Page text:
Whitman did not refer directly to the Autonomy mess. But as we read her column, we couldn't help thinking about it.
After taking a writedown of $8.8 billion on the software company's acquisition and accusing former Autonomy management of deceptive accounting, Whitman admitted that HP paid too much for the company to begin with.
Whitman said the board—which she served on before becoming CEO—was not to blame, saying auditors at Deloitte had cleared the deal. Deloitte denies wrongdoing. As does former Autonomy CEO Mike Lynch, who says HP's mismanagement is what hurt Autonomy.
Here's what Whitman has to say about excuses:
Run to the fire, don’t hide from it
Following years of constant changes in leadership and inconsistent strategies, one of my first priorities was to bring a sense of accountability back to the business and empower our employees. When it comes to fixing what’s not working and focusing on what is, I don’t want excuses. I want action.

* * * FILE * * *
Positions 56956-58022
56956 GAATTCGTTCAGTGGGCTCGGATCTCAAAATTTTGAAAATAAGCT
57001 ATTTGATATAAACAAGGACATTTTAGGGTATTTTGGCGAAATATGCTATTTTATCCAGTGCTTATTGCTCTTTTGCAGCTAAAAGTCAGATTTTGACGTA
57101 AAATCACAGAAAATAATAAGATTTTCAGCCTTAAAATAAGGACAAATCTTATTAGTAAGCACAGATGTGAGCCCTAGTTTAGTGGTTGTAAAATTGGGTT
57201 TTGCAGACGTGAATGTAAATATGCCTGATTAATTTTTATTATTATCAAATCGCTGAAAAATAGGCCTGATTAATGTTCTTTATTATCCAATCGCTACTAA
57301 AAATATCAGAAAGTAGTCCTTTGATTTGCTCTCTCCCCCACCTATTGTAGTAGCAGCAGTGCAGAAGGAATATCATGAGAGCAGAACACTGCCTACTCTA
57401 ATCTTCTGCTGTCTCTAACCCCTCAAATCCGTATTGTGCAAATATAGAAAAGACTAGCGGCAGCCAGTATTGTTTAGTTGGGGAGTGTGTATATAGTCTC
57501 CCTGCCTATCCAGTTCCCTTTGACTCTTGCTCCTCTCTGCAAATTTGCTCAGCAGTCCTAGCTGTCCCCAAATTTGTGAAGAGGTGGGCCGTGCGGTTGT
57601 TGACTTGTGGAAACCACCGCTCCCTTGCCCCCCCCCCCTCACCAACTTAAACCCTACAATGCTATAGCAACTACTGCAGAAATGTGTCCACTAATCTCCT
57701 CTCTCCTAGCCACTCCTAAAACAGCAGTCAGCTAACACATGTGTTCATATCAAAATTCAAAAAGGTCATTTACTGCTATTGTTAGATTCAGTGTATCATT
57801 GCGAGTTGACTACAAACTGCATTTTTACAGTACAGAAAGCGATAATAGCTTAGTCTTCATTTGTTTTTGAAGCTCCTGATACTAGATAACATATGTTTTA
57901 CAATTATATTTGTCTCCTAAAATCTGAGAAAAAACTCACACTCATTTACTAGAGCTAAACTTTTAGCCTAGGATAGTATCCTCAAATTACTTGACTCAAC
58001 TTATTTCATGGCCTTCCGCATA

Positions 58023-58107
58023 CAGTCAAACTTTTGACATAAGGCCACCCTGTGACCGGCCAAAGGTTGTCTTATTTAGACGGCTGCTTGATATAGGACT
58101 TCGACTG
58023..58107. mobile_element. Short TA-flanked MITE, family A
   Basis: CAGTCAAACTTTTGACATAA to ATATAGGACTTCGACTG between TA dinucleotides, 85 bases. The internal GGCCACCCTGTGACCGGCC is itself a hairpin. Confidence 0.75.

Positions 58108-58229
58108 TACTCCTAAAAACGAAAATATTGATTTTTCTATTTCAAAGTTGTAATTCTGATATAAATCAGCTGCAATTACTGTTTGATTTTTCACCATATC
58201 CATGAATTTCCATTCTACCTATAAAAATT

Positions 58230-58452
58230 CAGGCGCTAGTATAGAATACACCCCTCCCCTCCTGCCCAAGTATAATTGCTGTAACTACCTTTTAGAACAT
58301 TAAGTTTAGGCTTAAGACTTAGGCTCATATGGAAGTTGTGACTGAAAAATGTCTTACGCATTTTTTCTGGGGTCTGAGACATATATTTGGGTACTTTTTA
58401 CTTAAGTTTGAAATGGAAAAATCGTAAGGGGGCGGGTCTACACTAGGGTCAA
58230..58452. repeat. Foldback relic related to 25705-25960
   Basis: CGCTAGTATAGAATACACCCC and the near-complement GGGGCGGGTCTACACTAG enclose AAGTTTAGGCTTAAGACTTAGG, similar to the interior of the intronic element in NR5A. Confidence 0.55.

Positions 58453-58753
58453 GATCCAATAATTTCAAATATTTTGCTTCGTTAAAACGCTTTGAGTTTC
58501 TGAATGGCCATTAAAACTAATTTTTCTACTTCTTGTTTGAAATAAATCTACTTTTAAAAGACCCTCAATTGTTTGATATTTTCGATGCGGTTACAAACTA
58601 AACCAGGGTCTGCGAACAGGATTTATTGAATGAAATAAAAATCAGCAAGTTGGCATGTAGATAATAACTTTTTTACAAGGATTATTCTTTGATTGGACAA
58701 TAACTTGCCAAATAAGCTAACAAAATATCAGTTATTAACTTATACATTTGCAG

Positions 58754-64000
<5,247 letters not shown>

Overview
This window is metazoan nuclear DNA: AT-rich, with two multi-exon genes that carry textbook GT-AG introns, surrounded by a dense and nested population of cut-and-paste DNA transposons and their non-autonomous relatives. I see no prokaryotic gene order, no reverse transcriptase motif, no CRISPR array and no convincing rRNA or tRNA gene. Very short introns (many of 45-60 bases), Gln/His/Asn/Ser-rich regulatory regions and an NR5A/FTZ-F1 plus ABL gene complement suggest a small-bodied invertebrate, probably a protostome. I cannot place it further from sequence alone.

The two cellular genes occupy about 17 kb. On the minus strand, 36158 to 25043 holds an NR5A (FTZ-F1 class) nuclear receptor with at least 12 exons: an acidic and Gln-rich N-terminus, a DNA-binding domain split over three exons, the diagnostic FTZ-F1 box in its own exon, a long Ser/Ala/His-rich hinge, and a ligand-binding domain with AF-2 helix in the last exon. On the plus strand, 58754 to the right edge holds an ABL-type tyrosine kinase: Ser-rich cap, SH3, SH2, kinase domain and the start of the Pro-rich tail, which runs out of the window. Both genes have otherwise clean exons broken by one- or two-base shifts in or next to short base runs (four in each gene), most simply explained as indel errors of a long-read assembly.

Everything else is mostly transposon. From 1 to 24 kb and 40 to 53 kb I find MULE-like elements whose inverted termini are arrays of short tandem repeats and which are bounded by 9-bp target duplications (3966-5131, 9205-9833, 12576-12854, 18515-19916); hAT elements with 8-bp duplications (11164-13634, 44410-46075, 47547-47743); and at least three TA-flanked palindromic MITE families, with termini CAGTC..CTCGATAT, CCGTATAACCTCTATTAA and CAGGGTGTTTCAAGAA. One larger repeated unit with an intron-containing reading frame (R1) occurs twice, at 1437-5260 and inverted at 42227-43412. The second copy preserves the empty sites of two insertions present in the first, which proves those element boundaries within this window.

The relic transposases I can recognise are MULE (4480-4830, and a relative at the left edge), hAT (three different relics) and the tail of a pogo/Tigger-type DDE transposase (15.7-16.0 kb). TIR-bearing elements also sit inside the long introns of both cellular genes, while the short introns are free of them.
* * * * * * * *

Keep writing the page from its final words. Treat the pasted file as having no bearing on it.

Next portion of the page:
I don’t hesitate to call our teams to inspect a situation I see. I’ll always ask why we won, why we lost and what we could have done differently.
Transparency and credibility
When I say “no excuses,” that goes for me and the entire organization. Credibility among investors, customers and employees hinges on an ability to admit mistakes and to tell it like it is. A failure to provide an accurate picture of a situation also slows down your ability to capitalize on an opportunity or fix a problem.
We took transparency to heart when we provided a frank assessment of the challenges facing HP and laid out our multi-year strategy at a Security Analyst Meeting in October, 2012. While we knew the event wasn’t going to generate the prettiest headlines, we wanted our stakeholders to have a clear understanding of the journey we are on.
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